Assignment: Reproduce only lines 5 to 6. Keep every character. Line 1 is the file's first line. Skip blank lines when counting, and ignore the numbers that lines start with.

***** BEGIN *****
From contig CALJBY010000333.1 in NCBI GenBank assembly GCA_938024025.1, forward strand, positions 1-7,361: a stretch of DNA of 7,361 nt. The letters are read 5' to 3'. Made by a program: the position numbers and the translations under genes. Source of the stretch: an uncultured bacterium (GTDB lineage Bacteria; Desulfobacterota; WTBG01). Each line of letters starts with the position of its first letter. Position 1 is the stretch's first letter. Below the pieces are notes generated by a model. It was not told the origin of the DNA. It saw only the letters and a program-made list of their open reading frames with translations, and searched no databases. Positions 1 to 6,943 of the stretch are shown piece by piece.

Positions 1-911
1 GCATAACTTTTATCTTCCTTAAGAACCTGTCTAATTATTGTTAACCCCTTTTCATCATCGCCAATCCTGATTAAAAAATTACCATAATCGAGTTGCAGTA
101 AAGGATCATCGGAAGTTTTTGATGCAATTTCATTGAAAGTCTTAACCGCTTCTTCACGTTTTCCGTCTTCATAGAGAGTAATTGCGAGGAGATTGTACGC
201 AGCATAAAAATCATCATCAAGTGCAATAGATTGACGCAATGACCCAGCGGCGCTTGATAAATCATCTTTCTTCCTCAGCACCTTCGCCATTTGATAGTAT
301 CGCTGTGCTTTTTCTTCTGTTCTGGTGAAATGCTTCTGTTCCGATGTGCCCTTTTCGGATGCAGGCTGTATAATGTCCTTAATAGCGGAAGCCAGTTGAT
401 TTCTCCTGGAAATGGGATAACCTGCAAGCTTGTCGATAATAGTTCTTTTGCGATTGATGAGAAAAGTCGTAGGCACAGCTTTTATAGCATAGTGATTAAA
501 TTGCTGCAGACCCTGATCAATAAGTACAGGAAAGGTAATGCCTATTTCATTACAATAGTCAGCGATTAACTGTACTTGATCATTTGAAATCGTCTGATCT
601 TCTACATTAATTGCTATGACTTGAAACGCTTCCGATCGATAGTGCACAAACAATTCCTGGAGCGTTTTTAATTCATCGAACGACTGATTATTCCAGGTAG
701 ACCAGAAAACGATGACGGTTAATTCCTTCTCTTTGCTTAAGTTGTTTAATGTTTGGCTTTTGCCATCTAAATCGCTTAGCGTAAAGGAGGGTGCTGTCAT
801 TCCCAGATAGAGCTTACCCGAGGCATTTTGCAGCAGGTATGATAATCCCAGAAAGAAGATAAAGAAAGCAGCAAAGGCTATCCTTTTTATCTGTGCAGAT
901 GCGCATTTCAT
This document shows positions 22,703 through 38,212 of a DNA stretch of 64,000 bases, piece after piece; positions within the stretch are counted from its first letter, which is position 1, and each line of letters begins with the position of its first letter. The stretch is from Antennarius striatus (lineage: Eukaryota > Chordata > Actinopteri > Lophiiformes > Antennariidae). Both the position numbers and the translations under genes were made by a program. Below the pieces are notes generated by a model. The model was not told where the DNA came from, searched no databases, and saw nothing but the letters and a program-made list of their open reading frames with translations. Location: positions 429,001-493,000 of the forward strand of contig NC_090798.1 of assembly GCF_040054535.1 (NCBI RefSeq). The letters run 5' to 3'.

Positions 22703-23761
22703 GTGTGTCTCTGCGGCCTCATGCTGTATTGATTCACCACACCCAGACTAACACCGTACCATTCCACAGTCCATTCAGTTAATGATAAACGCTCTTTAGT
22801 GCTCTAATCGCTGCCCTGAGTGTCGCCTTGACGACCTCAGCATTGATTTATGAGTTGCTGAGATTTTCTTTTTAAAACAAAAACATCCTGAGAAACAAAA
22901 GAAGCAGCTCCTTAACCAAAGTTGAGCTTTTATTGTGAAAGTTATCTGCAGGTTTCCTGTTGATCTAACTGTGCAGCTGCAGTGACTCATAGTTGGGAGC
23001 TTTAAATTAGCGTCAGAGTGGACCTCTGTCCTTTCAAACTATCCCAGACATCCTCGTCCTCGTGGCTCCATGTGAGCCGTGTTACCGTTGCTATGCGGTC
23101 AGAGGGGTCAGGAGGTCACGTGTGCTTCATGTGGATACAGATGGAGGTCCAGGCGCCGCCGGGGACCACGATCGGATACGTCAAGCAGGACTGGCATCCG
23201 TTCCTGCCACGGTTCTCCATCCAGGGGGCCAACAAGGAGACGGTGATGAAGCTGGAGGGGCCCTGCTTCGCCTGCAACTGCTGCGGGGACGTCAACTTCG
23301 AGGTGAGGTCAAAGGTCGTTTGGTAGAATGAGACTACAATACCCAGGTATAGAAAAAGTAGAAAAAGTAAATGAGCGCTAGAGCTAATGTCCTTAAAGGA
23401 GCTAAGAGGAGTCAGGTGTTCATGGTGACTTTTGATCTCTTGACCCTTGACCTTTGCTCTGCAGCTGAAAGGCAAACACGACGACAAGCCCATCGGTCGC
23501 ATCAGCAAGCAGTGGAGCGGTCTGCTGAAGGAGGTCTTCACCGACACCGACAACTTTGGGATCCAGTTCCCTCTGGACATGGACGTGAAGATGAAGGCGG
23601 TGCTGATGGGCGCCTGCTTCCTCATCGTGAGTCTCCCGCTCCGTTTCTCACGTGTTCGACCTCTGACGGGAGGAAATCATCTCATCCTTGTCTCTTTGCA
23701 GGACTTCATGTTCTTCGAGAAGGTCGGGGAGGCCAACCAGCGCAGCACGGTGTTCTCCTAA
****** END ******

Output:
201 AGCATAAAAATCATCATCAAGTGCAATAGATTGACGCAATGACCCAGCGGCGCTTGATAAATCATCTTTCTTCCTCAGCACCTTCGCCATTTGATAGTAT
301 CGCTGTGCTTTTTCTTCTGTTCTGGTGAAATGCTTCTGTTCCGATGTGCCCTTTTCGGATGCAGGCTGTATAATGTCCTTAATAGCGGAAGCCAGTTGAT